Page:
A comprehensive study guide offering in-depth explanation, essay, and test prep for Geoffrey Chaucer’s The Canterbury Tales, arguably the most famous of all Middle English literature.
As a series of twenty-four stories, The Canterbury Tales was written in 1392 and tells of the pilgrimage of thirty people from various social classes to Canterbury. Moreover, Chaucer uses each story to represent a theme in order to exemplify the changing of societal roles.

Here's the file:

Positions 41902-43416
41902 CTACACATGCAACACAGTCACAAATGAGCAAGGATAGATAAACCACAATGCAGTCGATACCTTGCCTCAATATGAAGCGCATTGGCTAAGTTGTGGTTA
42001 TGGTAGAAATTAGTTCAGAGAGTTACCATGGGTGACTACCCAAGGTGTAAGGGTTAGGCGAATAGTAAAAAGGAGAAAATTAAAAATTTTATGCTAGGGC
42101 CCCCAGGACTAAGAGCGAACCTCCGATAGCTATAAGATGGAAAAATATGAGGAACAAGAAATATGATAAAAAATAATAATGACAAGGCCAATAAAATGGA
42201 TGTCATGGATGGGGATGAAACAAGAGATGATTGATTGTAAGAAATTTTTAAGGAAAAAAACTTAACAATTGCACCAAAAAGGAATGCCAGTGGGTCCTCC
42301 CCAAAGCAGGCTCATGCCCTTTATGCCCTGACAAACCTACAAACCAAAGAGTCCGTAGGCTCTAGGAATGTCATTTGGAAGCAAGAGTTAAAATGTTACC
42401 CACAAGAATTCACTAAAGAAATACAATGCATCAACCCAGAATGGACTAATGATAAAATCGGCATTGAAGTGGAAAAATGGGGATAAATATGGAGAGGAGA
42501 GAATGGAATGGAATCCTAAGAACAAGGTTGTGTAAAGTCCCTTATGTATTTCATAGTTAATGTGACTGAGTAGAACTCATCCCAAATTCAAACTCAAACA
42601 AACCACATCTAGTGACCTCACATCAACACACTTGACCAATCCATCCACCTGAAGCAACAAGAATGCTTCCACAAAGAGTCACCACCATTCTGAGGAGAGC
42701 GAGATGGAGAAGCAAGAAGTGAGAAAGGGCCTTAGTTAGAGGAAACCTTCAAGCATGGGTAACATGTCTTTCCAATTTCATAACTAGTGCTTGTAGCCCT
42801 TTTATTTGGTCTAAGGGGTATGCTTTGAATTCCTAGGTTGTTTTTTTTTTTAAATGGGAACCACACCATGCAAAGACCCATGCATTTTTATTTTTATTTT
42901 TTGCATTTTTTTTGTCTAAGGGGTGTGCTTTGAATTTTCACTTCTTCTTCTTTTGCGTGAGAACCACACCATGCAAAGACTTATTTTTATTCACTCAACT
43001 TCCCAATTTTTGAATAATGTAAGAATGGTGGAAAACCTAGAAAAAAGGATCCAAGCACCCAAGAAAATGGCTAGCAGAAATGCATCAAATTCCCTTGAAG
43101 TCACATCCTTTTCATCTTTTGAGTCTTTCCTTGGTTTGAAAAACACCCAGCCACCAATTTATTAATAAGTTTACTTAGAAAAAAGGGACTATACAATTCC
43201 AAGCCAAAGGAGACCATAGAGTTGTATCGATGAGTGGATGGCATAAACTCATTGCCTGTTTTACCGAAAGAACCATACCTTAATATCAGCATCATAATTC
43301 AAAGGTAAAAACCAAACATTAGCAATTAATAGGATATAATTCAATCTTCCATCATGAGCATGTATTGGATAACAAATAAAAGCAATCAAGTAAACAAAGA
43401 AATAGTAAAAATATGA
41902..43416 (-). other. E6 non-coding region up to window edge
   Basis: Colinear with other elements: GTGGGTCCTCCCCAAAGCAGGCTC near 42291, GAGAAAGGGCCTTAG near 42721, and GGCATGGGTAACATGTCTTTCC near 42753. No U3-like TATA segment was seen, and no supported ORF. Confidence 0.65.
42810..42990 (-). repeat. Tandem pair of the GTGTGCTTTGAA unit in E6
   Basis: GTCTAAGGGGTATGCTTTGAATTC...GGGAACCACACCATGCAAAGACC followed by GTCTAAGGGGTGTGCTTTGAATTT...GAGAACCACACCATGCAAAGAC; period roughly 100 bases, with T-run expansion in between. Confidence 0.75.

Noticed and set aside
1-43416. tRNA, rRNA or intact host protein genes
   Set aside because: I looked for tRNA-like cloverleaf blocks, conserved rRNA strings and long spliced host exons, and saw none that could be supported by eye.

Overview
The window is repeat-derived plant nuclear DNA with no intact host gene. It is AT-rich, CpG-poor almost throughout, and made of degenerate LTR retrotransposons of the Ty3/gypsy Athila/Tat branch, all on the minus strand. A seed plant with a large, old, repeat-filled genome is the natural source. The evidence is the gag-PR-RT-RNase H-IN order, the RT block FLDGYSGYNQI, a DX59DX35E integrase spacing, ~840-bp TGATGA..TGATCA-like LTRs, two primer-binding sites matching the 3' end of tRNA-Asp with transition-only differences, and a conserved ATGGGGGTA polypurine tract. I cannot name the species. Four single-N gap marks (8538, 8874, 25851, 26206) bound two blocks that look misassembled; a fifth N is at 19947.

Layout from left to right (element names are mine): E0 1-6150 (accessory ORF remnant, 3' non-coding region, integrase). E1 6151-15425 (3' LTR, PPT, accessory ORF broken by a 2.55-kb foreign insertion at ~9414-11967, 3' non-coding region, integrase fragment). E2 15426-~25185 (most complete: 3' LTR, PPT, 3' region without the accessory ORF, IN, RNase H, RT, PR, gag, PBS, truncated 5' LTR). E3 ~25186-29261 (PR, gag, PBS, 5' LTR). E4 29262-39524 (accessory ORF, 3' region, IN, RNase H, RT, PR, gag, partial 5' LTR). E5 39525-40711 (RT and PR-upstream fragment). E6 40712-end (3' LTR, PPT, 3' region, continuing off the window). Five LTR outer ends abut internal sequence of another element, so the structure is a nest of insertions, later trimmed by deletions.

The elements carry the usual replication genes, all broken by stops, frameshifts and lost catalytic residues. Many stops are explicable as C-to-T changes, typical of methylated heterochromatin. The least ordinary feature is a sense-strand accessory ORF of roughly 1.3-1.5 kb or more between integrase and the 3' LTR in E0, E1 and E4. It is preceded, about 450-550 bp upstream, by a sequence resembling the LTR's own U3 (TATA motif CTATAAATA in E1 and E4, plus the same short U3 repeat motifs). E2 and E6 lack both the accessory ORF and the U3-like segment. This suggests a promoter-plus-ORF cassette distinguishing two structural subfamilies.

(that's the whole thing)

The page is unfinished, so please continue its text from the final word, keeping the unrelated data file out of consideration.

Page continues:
thumb|Arms of Geoffrey Chaucer: Per pale argent and gules, a bend counterchanged thumb|Arms of Chaucer (modern), as adopted by his son Thomas Chaucer and as later quartered by his heirs de la Pole Dukes of Suffolk: Argent, a chief gules overall a lion rampant double queued or. Seemingly a differenced version of Burghersh, the family of his heiress wife|alt=|border Geoffrey Chaucer (; – 25 October 1400) was an English poet and author. Widely seen as the greatest English poet of the Middle Ages, he is best known for The Canterbury Tales. Chaucer has been styled the "Father of English literature". He was the first writer buried in Poets' Corner of Westminster Abbey. Chaucer also gained fame as a philosopher and astronomer, composing the scientific A Treatise on the Astrolabe for his 10-year-old son Lewis. He maintained a career in the civil service as a bureaucrat, courtier, diplomat, and member of parliament.